Here’s a handy link for a list of banks in every country in Europe (and some countries that are clearly NOT in Europe, such as Azerbaijan; thanks Wikipedia): http://en.wikipedia.org/wiki/List_of_banks_in_Europe

Those are the travel money options (unless you want to take a flock of chickens for bartering instead). What do you do about money when you go abroad?

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The Pros and Cons Tag

So I saw this pros and cons tag on Megan’s blog: here

1. Write a list of things you think are “pros” about yourself. 

2. Write a list of things you think are “cons” about yourself.

3. Post and share! If you’d like to link back to this post, that’s cool too, but I’m not saying that’s necessary. 

1. Pros:

I think big.  I dream big and have a lot of big plans and ideas of all the things I want to do and achieve.

I have finally got my hair to the colour I’ve always wanted, and it’s been like this for about 8 months now.

I really really care about rabbits, as well as other soft fluffies, featheries, and so on, to the point where I want to take them all home and look after them all.

I come across as very confident even though I have no self esteem.  Although that’s less “fake it till you make it” and more “fake it till this depressive phase ends or I’ll be stuck in the house for weeks.”

I absolutely LOVE the great outdoors even though I also love being curled up at home with a good book, or having a chinwag when I’m out on the town with friends.

I’ve pretty much resolved my panic attacks by finding out what causes them and trying to take action to avoid that general situation, coupled with mindfulness techniques to calm myself for when the situation is unavoidable.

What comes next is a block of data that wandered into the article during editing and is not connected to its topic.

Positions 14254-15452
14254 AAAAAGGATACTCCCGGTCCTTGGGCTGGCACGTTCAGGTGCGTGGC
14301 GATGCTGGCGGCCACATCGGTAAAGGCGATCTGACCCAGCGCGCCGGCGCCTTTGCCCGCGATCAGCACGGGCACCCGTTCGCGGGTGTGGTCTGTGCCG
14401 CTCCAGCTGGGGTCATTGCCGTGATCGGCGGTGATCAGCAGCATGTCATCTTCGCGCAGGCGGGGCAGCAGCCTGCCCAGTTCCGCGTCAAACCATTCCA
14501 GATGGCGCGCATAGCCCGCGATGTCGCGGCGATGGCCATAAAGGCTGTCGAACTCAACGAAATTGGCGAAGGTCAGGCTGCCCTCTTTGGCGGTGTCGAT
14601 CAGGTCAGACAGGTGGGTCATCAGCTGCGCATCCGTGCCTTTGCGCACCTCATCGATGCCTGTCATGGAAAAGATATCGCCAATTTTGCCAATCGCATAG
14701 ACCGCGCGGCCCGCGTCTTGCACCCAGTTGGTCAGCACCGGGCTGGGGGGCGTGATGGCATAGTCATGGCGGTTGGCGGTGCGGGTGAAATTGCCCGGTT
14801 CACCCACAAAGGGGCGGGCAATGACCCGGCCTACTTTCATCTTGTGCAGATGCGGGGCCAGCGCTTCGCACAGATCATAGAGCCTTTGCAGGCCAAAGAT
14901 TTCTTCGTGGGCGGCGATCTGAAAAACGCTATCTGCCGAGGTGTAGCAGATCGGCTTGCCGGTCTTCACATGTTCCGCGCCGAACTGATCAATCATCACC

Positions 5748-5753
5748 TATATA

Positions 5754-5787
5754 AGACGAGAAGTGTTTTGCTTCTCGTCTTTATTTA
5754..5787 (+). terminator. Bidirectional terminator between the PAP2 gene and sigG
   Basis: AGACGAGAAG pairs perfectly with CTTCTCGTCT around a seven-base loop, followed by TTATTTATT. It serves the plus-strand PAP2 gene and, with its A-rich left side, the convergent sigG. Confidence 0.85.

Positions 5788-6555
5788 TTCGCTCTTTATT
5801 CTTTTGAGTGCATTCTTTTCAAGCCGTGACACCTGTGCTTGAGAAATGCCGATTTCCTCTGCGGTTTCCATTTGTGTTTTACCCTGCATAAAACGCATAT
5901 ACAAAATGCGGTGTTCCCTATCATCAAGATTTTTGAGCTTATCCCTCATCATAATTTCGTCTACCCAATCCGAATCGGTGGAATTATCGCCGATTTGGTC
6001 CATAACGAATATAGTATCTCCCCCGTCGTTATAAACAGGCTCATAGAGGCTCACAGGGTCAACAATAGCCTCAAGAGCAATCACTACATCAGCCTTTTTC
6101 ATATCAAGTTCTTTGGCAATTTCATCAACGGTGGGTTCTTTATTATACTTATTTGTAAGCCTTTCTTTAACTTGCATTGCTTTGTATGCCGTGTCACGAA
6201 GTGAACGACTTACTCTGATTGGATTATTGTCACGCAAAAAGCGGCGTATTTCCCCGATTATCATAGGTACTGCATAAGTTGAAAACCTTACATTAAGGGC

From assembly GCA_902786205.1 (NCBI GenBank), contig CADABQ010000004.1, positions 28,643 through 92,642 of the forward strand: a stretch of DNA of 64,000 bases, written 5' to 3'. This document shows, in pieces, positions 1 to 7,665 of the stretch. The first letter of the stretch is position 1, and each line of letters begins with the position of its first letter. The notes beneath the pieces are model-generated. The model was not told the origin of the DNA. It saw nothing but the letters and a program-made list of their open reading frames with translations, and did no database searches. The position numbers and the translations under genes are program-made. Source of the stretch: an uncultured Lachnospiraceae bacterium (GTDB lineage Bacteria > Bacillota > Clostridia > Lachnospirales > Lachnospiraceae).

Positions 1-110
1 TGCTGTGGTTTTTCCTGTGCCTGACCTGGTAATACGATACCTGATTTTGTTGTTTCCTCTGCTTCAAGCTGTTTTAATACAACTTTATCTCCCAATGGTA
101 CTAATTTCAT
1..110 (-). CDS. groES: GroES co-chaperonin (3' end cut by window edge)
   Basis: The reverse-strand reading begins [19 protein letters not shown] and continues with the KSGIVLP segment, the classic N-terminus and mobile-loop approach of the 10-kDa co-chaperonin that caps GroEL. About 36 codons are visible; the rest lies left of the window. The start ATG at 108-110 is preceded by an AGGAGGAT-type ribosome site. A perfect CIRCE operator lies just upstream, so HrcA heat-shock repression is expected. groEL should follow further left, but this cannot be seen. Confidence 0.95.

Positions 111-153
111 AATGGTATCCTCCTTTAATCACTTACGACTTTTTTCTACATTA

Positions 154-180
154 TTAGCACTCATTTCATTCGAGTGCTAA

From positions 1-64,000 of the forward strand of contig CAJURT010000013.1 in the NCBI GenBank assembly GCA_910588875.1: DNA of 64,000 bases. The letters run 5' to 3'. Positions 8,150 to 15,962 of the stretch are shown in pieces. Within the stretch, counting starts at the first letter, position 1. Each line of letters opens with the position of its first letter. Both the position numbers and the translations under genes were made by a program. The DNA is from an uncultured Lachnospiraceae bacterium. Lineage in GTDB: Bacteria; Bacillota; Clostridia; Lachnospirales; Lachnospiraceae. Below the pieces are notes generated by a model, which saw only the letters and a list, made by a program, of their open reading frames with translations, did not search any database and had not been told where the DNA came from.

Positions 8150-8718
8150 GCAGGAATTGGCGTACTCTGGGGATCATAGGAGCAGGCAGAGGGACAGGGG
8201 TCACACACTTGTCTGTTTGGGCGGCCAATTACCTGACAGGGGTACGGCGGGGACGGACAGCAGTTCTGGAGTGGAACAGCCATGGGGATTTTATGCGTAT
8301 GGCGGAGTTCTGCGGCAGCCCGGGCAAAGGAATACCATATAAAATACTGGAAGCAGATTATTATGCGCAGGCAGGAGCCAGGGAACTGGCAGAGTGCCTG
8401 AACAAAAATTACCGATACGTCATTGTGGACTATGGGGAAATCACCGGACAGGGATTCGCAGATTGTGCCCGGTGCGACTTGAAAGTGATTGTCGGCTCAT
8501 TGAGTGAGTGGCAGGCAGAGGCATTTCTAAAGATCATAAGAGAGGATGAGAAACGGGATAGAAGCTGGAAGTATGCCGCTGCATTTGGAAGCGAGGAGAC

I love health and nutrition and am always finding new ways to improve the nutritional quality of the food I eat.

I try very hard not to let my cray cray affect my daily life.  Sometimes I succeed at this for weeks or months at a time.

2. Cons:

These can be pretty much summed up by: “I am a perfectionist, and I am as crazy as a bag of frogs.”

As soon as I’ve achieved something, I can’t celebrate that success, I’m looking for the next thing to achieve.

If I decide I’ve touched something dirty, or that someone else with dirty hands has touched, I have to wash my hands.

Sometimes that includes the tap handles, which obviously creates a negative feedback loop if I can’t clean them.

PRO: This almost never happens when I’m outdoors, which is bizarre when you think of all the bacteria out there.

I start pining for the fjords when I’m kept in a cage of day to day working for long periods of time, which makes me miserable.  I’m a free bird and I don’t cope very well with pointless “gainful” employment even though it gives me money to do stuff.  I’m even worse with part-time where I have to stick around to go to work but don’t get enough money to do stuff.

Sometimes I can go for entire weeks on a few hours’ sleep, other times I need 16 hours a day.

The above makes it very difficult to keep a job for longer than a few months.

I can be very particular about tasks, because I want to make sure they’re done properly.

I can be far too honest for my own good, including paying full price at attractions, returning money to people, reporting problems, paying for things when people have forgotten to charge me, etc.  I think life would be easier if I didn’t do this, but I can’t help it.

Sometimes I get bored and have so much energy that I go off and do something that seems like a great idea at the time but often turns out to be really stupid.  Then I regret it 6 weeks later when I’m back to normal…

…Other times I can’t leave the house for weeks on end, or I just can’t go to work.

The worst one of all: I am 28 and I have no fricking clue what I want to do with my life despite having tried 26 different jobs in the past 10 years (not including the five different businesses I’ve run in the past, and not including multiples of the same job role, so for example I’ve worked in several secondary schools as a science teacher but am counting science teacher as one job).  I’ve got to run out of things and decide what to do sometime soon, right??

Wow.  That was quite scary writing all that down and putting it out on the internet.  It’s not exhaustive.  If you want to tag yourself and do the pros and cons tag, feel free to link back or link to Megan’s original article, I’d love to see what other people think are their strengths and weaknesses.